“If you accept a limiting belief, then it will become a truth for you.” ~Louise Hay
Picking the flimsy gold lock on my groovy denim-covered childhood diary, I’m instantly transported back to my ten-year-old life.
Each page duly describes what I what I ate for dinner that day as well as what my two best friends and I got up to. It was 1976 and we were obsessed with Charlie’s Angels, cruising around “undercover” on our bikes, solving fresh crimes around the neighborhood.
Every couple of weeks I’d report the latest drama amongst the three of us. Either my two friends had inexplicably turned against me, or one of them had coerced me into siding with them in a never-ending series of turmoil.
By the time we were teenagers, we’d drifted apart and I’d started struggling to form female friendships that weren’t fraught with gossip or backstabbing
When I got to university I’d firmly made up my mind that girls weren’t to be trusted and I only wanted guy friends. I made an exception for one girlfriend who felt the same, and we went on to be roommates, priding ourselves on our fun circle of male-only friends.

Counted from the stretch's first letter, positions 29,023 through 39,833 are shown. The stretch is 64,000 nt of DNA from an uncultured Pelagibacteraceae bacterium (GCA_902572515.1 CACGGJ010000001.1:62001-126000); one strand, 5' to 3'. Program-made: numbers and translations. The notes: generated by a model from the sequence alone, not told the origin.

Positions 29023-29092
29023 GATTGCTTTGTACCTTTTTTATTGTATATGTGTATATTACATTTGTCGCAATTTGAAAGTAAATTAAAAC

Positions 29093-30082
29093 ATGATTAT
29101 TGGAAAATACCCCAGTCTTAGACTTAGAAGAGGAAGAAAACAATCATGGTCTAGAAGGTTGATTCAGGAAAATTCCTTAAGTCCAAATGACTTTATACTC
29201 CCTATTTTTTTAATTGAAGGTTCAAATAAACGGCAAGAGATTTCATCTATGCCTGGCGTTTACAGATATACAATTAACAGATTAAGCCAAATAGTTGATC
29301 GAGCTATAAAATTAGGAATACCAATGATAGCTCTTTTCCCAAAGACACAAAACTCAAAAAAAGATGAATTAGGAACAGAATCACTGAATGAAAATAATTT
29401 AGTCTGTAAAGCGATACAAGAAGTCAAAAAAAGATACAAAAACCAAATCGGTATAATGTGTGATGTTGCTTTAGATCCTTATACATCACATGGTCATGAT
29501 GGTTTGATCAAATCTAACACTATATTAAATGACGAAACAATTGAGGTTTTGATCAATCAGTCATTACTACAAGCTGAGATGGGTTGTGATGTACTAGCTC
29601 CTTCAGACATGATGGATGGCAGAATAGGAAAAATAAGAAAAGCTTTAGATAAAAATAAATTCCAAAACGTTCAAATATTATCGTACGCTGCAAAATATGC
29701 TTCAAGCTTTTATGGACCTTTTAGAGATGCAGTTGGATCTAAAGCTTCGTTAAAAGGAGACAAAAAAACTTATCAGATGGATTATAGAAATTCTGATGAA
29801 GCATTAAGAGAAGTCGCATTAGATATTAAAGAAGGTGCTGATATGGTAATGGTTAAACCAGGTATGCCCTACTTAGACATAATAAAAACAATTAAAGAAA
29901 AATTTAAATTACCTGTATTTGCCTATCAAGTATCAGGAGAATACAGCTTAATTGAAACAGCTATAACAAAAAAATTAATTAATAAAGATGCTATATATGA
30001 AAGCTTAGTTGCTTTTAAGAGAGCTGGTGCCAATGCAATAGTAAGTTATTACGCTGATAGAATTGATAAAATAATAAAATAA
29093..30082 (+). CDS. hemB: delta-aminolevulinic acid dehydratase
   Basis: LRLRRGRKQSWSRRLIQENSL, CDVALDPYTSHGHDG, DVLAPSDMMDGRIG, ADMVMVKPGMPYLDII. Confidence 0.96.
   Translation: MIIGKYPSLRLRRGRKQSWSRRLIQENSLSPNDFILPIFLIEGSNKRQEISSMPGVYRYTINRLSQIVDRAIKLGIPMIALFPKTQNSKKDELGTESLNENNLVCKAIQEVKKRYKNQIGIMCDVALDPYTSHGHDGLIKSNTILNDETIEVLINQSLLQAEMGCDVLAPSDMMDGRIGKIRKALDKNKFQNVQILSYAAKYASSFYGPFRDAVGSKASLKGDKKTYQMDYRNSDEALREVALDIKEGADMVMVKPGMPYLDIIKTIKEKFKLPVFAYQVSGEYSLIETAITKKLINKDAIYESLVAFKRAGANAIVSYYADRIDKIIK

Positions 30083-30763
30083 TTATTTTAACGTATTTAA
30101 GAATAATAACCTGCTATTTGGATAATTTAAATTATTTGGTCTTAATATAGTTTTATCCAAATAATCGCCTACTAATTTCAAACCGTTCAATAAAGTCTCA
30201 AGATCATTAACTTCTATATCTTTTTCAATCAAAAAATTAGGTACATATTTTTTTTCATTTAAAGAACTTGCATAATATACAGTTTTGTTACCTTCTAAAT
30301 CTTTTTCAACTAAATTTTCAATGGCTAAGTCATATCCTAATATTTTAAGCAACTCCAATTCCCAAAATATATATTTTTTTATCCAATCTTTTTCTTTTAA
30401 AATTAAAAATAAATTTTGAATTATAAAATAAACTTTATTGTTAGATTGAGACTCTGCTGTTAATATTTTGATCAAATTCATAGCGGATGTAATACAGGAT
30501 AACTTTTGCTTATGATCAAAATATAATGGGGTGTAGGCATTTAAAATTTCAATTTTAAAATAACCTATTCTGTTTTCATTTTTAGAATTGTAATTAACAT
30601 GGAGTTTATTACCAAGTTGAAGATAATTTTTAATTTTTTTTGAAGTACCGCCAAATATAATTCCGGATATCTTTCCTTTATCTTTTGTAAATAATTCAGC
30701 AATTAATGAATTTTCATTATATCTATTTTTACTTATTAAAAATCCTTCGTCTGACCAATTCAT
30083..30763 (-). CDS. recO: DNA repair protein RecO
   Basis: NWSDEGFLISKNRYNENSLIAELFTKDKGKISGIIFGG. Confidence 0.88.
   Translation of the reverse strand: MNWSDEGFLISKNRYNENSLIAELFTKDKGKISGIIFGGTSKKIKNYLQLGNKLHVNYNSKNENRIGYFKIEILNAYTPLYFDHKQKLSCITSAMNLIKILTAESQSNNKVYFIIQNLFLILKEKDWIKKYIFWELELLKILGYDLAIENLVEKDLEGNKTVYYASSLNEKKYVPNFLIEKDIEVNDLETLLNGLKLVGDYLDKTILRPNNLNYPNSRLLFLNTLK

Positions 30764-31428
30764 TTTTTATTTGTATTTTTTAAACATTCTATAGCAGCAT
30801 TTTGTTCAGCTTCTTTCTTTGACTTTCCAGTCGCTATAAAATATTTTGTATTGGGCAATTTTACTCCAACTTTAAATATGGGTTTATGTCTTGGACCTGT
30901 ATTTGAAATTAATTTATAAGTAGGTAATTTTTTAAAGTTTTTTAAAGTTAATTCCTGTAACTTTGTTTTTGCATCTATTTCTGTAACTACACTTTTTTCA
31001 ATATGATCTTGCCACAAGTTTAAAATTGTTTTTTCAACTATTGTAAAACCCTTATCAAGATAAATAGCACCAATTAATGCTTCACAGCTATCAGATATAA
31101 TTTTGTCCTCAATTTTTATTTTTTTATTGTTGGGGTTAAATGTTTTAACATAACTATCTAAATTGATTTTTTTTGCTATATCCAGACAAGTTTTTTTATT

It’s fascinating to reflect on how belief systems are formed. The more I told myself this story of females being intrinsically bad news, the more I avoided getting close to any. As I grew into an adult, my theory was again proven as I got sucked into more dramas and gossip.
Once I got married, my husband became my best friend. He was never jealous of my male friends, and we enjoyed a great social life with other couples. However, after we started a family I found myself navigating fresh female waters: the mothers at the school gates!
I immediately sensed a minefield of gossip and competitiveness. I would have been easier to drop my kids off and go, but I had their social lives to think about too.
Thankfully, I got back into journaling around this time, and I used it as a way to get to know myself better. I explored my struggles on paper and tapped into my wiser, all-knowing self to discover that, for me, the secret to having great female friendships was to see special ones individually, never forming a group.
I turned down all invitations for ‘Girls Nights Out’ or weekends away, as that dynamic wasn’t appealing. I now had a small handful of genuinely lovely girlfriends whose company I cherished and who shared my values of trust and openness. I made a point of seeing them one-to-one and never introduced them to each other,…